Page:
Thursday, February 05, 2015

Doing the Right Thing

By Colleen O’Sullivan

Remember your leaders who spoke the word of God to you.  Consider the outcome of their way of life and imitate their faith.  Jesus Christ is the same yesterday, today, and forever.  (Hebrews 13:7-8)

The Lord is my light and my salvation; whom should I fear?  The Lord is my life’s refuge; of whom should I be afraid?  For he will hide me in his abode in the day of trouble; He will conceal me in the shelter of his tent, he will set me high upon a rock. (Psalm 27:1, 5)

When his disciples heard about it, they came and took (John the Baptist’s) body and laid it in a tomb.  (Mark 6:29)

O Lord, grant me steadfastness in faith, trust in you alone, and courage to do the right thing in your name even when I am afraid.

Doing the right thing isn’t always easy.  Doing the right thing, doing the faithful thing doesn’t guarantee us protection from harm or even death.  John the Baptist certainly stood steadfast in pointing to Jesus.  Even King Herod found him interesting to listen to.  But Herod was weak, and he had a devious wife, who was glad to seize upon the opportunity to snuff out the annoying prophet’s life.

Today we remember St. Paul Miki, a 16th century Japanese Jesuit renowned for his preaching.  Maybe he was too good at it for the Japanese authorities.  He and 25 other Christians were punished for their faith and forced to march 600 miles.  They were then crucified.  This saint was still preaching from the cross and even managed to forgive his executioners before he died.

Recently, Pope Francis declared Archbishop Oscar Romero a martyr for the faith.  Every day in other parts of our world, our brother and sister Christians are giving their lives for their belief in Jesus Christ.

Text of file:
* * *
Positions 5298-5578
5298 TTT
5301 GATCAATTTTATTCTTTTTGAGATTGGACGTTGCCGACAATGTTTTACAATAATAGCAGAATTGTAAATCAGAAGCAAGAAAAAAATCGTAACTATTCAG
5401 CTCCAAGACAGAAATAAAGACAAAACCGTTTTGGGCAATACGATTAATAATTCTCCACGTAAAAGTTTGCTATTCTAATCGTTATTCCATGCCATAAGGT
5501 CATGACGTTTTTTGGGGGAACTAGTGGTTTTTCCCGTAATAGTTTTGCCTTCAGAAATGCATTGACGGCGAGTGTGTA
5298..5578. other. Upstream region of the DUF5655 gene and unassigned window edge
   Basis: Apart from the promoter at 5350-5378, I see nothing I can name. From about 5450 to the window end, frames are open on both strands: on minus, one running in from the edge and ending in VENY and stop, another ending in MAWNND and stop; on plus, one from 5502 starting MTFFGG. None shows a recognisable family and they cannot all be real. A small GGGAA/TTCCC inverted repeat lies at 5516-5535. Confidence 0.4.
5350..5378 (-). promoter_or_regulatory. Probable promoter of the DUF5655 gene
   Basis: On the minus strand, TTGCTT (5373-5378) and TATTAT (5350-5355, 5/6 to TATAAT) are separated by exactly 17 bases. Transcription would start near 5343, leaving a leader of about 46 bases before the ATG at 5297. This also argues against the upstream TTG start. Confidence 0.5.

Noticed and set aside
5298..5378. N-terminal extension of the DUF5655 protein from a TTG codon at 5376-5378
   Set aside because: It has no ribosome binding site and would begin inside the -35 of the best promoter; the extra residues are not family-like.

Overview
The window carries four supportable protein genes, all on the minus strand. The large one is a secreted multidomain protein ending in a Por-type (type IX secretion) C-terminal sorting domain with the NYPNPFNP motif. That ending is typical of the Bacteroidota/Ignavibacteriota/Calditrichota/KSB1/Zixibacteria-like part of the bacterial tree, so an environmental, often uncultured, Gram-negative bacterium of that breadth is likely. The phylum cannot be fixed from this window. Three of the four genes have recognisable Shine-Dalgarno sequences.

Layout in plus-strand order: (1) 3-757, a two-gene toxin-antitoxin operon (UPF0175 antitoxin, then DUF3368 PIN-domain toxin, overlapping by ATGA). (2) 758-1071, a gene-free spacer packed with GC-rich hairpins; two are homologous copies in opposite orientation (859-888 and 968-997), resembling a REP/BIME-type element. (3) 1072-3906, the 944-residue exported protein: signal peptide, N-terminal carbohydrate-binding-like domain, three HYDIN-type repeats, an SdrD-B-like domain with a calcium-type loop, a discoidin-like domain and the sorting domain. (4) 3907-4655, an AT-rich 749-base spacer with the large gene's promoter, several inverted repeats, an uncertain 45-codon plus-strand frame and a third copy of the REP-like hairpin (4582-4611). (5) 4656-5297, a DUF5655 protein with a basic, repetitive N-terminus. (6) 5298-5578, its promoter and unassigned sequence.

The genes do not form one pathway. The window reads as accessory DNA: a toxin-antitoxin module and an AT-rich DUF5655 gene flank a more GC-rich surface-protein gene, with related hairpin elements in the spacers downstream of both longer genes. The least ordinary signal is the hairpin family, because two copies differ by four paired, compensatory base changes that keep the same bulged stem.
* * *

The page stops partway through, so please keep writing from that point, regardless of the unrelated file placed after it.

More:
Even if we are never put to the ultimate test, what does it take to do the right thing?  The writer of the Letter to the Hebrews tells us it takes knowing what the right thing is.  Imitate those who have passed the Word of God on to us.  Imitate their faith.  Be rooted in Christ.  He is the same today as he was in the first century and will be forever. 

Doing the right thing calls for trust.  As the psalmist writes, the Lord is our refuge; whom should we fear?  It doesn’t mean that we will never be hurt; it means having faith that even, or especially, in our trials, God will be with us, sheltering us.

Doing the right thing means having courage. (and many of us) define courage as “the quality of mind or spirit that enables a person to face difficulty, danger, pain, etc., without fear; bravery,” but I think that’s all wrong.  To me, courage is doing the right thing even when we are afraid.  And fear is a very human emotion.  Courage means not letting our fears have the last word.  Our trust in God’s goodness enables us to act with courage when put on the spot.
When you are praying today, ask for help with any situation in your life where you are struggling to do the right thing.  Trust in God to answer your prayer.

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